Stress prevention and coping with stress

  • Refocus: Play a little bit of Mario Kart with a friend, take a stop by your school’s coffee shop, or just generally go have fun, even if it is for ten minutes. Taking a step back from your studies for a few minutes might feel forced, but it helps put your stress into perspective.
  • Practice confidence: Being in the dumps because of a bad test a few days earlier can really amplify a situation that is otherwise not so stressful. Do not let the way one test went influence the ensuing days or weeks. Instead, do something every once in while that reminds you that you are pretty skilled at life.
  • Keep your sleep in check: A lot of successful medical students and doctors suggest the best way to handle the stress of learning lots of information is to get a full night’s sleep regularly. Not only does it help with mood, study stamina, and overall health, but it helps your brain retain and process all that new information that you desperately want to remember for tests. You could certainly get by on less hours of sleep every now and then, but why would you do it more than sparingly?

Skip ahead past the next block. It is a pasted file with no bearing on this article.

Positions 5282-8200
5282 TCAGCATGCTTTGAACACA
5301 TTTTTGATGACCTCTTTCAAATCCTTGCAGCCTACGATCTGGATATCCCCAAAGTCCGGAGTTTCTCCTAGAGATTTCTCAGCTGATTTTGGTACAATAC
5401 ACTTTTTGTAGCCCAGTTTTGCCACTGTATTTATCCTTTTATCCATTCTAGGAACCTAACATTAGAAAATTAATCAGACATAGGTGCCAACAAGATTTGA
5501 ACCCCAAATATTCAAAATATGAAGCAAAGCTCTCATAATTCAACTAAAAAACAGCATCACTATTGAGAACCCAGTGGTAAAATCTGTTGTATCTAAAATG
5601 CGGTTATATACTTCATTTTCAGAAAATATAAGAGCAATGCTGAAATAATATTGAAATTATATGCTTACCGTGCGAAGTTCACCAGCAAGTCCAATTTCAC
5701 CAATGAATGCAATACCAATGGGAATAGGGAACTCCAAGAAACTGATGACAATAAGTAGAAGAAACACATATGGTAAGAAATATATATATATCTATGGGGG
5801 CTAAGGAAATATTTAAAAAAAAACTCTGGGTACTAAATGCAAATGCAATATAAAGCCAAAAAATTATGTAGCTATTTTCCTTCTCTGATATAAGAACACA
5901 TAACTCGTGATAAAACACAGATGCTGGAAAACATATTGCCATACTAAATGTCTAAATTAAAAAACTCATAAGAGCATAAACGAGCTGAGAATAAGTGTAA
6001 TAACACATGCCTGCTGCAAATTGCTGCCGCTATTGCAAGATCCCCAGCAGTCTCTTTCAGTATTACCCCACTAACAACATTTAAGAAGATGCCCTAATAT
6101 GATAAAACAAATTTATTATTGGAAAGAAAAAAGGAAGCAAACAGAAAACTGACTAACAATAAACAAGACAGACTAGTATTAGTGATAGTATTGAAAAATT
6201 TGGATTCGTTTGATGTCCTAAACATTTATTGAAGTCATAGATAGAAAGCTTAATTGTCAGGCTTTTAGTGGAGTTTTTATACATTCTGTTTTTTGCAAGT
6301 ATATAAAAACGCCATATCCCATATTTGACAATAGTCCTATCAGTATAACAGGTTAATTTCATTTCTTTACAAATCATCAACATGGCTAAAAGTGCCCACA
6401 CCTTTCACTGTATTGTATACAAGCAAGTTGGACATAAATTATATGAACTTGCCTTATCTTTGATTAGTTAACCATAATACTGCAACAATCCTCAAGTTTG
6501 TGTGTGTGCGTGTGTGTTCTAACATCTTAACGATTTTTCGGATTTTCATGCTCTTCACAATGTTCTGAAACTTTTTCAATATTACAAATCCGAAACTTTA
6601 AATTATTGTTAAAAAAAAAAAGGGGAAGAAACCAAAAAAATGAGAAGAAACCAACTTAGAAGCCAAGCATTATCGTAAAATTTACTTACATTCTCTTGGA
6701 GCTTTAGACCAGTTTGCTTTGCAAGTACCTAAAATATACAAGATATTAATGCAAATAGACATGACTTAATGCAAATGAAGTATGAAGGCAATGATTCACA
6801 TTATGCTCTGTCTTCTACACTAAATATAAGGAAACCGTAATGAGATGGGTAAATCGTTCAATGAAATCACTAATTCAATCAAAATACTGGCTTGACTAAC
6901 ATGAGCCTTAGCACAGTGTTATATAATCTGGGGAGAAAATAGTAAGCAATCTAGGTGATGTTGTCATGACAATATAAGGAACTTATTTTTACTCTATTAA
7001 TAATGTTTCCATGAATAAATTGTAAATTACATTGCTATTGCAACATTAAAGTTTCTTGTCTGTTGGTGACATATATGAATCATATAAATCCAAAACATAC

Change your attitude

The fact of the matter is that stress is almost guaranteed in life, no matter what you do. Ever since the beginning of my college experience, not once was I promised an easy path. If there is one thing I have learned, those nights before organic tests are opportunities to prove yourself as a future doctor, and more importantly as a person. Do not be the unfortunate student that lives stress to stress without seeing the bigger and more exciting picture. You are in a better place than you realize if you have the opportunity to seize your stresses and turn them into good. I wish I would have learned sooner that if stress is part of the game, then so be it. Do what you can with the time you have, and the rest seems to work out.

Questions to ask yourself to keep your stress in check

  • Has my stress had a negative long-term impact on my relationships with friends and family?
  • Are my habits on dealing with stress sustainable for weeks, months, and years?
  • Do I have a friend, significant other, or professional that I can be transparent with about my stress?
  • Am I overreacting, maybe even underreacting, to certain stresses in my life?

Decide to dig a little deeper than the next guy when it comes to stress. It is time that PreMeds do more than just recite its steps. While living a less stressful life may not exactly get you any more points on your next test, it is pretty clear that the world of medicine could always use happier and healthier future doctors. Take the hard steps, be cool, and do not let everyday stress get you down.

Austin S. Greer crop

Austin Greer is a 4th year student at Indiana Wesleyan University and a current Student Advisory Board Member for PreMedLife.